We climbed Mt. Darwin from the west side using a class 3 route. This was the most challenging mountain I have climbed with respect to routefinding. As I recall, there are a series of three chutes above Evolution Lake. We entered the northernmost of these and made our way south higher on the mountain, traversing the other chutes on the way to the flat-top summit. The climb was the most enjoyable of all my climbs (I have climbed it twice).

Mt. Darwin is a strange mountain. All of its slopes are steep, with routes varying from class 3 to moderate class 5. But the summit is a large plateau. The final surprise is found after traversing the plateau to the southeast end, where a detached pinnacle marks the highest point. According to "The Climber's Guide to the High Sierra" by Steve Roper, 1976: ...."many who have come this far do not attempt it (the pinnacle) because of its considerable exposure." I did want to attain this highest point and did so, but was on belay with Uncle Gerald attending the rope as I recall. I don't remember if we all climbed it or not.

The day after the Darwin climb, we passed through Darwin Canyon on our approach to Lamarck Col. The canyon has several lakes and is strewn with many boulders. In order to make good time through the boulders, we jumped between the tops of the large rocks. After a while this took a toll on my knee, the one I had trouble with the first time in 1970. We rested for a while and I nursed that knee along as we climbed to Lamarck Col. Actually, I was not so worried about the ascent as I was the descent on the other side. I had to be very careful on the way down, using my leg muscles to soften the blow of each step. This was quite tiring. The last hour or two of the trip we had to use flashlights. I don't remember the time when we reached North Lake but it must have been past 10 PM.



Onion Valley to Mt. Clarence King and return, 1981

Day 1 start at Onion Valley and go over Kearsarge Pass to Bullfrog Lake

Day 2 over Gardiner Pass to lake on north side

Day 3 up Gardiner Creek to Lower Gardiner Lake

Day 4 climb Mt. Clarence King

Day 5 layover day at Lower Gardiner Lake

Day 6 back to John Muir Trail at Rae Lakes and over Glen Pass to Bullfrog Lake

Day 7 over Kearsarge Pass to Onion Valley


The highlight of this trip was the climb of Mt. Clarence King, the most challenging mountain I have climbed. We took the route from the saddle south of the summit. Here is the description of the route by Steve Roper, in "The Climber's Guide to the High Sierra".

"Regular Route (class) 5.4. The saddle just south of the summit of this classic-shaped peak can be reached very easily from the west, or with a bit more difficulty (class 2-3) from Sixty Lake Basin. From the saddle ascend steep talus and sand slopes to the final rocks. Stay very close to the east drop-off and work upward over class 4 cracks and ledges. The difficulties increase about 150 feet below the top. A tiny hole under a conspicuous overhanging block can be used, or a steep jamcrack (5.0) and squeeze chimney around the corner to the left can be climbed. Either route brings one to the monolithic summit boulders. A short 5.4 pitch on the south side leads to the register. Protection is not necessary - the configuration of the rock provides enough safety - and the climbing is not easy; many persons have been defeated."

It was late in the day when we reached the monolithic summit boulders. I tried to free climb to the top but in vain. I could put the tips of my fingers on the top surface of the highest rock but did not have the strength to pull myself up. I think Uncle Gerald and Mark also tried, but also without success. I wanted to reach the top in the worst way, so in desperation, I attempted to throw a rope over the top. After several tries, I managed to do this. I think Uncle Gerald held the rope from the other side while I used it to assist in gaining the top. Then I helped Uncle Gerald and Mark up. We reached the top some time around 5 PM.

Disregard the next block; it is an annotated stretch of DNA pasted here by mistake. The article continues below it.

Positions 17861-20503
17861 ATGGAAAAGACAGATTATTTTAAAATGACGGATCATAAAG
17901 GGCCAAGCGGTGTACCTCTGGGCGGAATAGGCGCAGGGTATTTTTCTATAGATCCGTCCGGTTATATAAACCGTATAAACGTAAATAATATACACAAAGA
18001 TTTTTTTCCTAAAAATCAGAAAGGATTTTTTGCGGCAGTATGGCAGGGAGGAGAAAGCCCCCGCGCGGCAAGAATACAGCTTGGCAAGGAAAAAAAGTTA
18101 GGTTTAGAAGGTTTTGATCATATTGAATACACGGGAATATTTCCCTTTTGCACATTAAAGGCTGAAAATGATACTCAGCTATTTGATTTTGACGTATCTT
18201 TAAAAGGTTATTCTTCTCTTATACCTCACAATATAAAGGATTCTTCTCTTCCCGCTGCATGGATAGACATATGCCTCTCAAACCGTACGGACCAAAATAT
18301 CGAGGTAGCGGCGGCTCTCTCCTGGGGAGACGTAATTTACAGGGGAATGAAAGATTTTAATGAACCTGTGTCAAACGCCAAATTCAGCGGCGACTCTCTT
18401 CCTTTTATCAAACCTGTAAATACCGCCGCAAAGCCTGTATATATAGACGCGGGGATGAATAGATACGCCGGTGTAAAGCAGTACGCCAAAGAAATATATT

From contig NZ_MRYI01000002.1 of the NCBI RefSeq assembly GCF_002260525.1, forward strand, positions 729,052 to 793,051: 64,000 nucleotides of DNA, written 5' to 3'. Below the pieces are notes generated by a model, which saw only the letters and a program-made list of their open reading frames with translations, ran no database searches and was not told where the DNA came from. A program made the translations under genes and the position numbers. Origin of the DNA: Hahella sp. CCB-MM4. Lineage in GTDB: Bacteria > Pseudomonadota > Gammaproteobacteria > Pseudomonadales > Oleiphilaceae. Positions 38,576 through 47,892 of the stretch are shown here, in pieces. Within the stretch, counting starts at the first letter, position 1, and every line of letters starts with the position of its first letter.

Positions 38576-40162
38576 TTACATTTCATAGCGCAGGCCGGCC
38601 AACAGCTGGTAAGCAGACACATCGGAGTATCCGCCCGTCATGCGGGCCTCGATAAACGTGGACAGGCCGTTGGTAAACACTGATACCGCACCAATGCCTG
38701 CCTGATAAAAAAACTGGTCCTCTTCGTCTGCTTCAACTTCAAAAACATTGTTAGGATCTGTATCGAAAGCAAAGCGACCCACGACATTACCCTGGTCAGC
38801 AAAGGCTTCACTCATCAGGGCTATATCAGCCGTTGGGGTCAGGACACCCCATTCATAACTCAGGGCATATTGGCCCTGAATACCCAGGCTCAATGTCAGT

We did not spend much time on the summit due to the late hour of the day. Descending the class 4 section at the top of the peak took time and we were using the rope for protection. We had to make the last section of our journey back to camp in the dark but we were off the mountain at this point. With a bit of luck, we managed to routefind in the dark and came out exactly where our tent was located!



Agnew Meadow to Glacier Point, 1984
Day 1 to Thousand Island Lake

Day 2 to Lake Catherine

Day 3 climb Mt. Ritter and Banner Peak

Day 4 cross country down drainage of Lake Catherine to Bench Canyon, then over pass south of Foerster Peak, (we camped on Foerster Creek).

Day 5 drop to Triple Fork of Merced River (some cross country) then up trail towards Red Peak, camp in basin to the east of Red Peak

Day 6 Climb Red Peak, then head to Glacier Point (above Yosemite Valley) via Illilouette Creek trail.


On this trip we traversed the High Sierra, starting from the east above Mammouth Lakes and traveling west to reach Yosemite Valley. Adrienne helped us with transportation, dropping us off at Agnew Meadow and then proceeding over Tioga Pass to Yosemite Valley, where she vacationed with my parents and Val's family. She was waiting for us at Glacier Point at the end of the trip. We stayed with our parents in their trailer after the hike and visited the Giant Sequoia trees.

We climbed Mt. Ritter via a class 3 route from the Ritter-Banner saddle, which we approached from our camp on Lake Catherine. After spending some time enjoying the scenery at the summit, we descended to the saddle and then climbed Banner Peak.

The next day we continued on our cross country route to Foerster Creek (total distance from Thousand Island Lake to Foerster Creek is about 14 miles). Due primarily to our route, we did not meet many hikers on our journey (I don't recall meeting anyone during the cross country section of the trip).

We climbed Red Peak from near the pass on the trail. It was fairly easy, a few short class 3 sections. On top there were nice views of the back of Half Dome in the distance (north west). Also good views to the east (Sierra crest).



South Lake to North Lake, 1985
Day 1 over Bishop Pass to Dusy Basin

Day 2 over Knapsack Pass to Barrett Lakes

Day 3 climb Mt. Sill, then return to Dusy Basin via Knapsack Pass

Day 4 descend Bishop Pass Trail to John Muir Trail, then up Muir Trail to Le Conte Canyon

Day 5 over Muir Pass and descend to Evolution Lake

Day 6 climb Mt. Darwin

Day 7 exit via Darwin Canyon, over Lamarck Col, then descend to North Lake


We climbed Mt. Sill from the southwest slope, a class 3 route. After gaining the saddle between Sill and North Palisade, we followed the ridge to the top.

We climbed Mt. Darwin via the same route as the 1979 trip. However, I don't think I climbed the summit pinnacle this time.

I took it easy going through Darwin Canyon this time and did not have any trouble with my knee.